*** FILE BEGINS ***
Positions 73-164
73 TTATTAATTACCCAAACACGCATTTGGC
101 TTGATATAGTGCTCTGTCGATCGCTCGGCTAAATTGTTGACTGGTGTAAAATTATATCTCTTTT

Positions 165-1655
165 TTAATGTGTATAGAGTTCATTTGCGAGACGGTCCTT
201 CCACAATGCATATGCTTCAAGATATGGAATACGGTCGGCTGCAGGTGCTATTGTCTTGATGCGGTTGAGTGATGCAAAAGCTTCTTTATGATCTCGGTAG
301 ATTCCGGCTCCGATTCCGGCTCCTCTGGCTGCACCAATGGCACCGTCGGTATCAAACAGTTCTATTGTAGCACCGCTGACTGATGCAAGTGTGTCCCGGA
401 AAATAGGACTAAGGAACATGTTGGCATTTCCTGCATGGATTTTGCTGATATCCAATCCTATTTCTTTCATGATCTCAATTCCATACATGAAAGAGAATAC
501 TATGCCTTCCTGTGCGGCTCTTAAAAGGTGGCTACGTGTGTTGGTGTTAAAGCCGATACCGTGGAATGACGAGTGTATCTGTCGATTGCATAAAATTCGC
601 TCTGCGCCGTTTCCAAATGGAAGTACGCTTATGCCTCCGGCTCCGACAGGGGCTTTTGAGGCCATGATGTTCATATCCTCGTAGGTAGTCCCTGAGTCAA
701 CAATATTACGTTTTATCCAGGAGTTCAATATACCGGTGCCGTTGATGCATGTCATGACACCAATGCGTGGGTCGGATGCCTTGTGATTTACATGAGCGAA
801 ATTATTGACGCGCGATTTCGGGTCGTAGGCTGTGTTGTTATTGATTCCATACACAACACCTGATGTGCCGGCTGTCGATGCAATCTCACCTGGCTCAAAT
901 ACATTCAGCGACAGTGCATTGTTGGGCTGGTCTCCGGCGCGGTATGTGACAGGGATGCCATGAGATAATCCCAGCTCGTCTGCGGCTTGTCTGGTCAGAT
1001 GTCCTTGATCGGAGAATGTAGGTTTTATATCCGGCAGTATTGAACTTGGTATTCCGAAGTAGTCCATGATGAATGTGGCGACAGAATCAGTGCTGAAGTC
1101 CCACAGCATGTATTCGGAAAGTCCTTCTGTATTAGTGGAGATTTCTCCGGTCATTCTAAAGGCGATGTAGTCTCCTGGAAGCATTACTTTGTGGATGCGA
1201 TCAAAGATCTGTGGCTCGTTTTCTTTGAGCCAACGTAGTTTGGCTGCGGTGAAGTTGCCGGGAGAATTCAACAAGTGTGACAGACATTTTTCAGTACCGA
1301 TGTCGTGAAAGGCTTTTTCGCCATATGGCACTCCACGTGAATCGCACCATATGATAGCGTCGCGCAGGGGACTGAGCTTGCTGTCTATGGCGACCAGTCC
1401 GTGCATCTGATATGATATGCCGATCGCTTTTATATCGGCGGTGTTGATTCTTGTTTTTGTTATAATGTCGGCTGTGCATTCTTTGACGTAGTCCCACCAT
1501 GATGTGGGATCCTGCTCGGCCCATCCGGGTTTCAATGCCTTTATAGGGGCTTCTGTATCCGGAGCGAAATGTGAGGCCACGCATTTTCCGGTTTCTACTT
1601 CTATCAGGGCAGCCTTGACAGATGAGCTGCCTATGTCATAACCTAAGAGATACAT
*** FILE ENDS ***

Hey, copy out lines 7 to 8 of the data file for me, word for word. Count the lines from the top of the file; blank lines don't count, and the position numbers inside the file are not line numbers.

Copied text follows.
301 ATTCCGGCTCCGATTCCGGCTCCTCTGGCTGCACCAATGGCACCGTCGGTATCAAACAGTTCTATTGTAGCACCGCTGACTGATGCAAGTGTGTCCCGGA
401 AAATAGGACTAAGGAACATGTTGGCATTTCCTGCATGGATTTTGCTGATATCCAATCCTATTTCTTTCATGATCTCAATTCCATACATGAAAGAGAATAC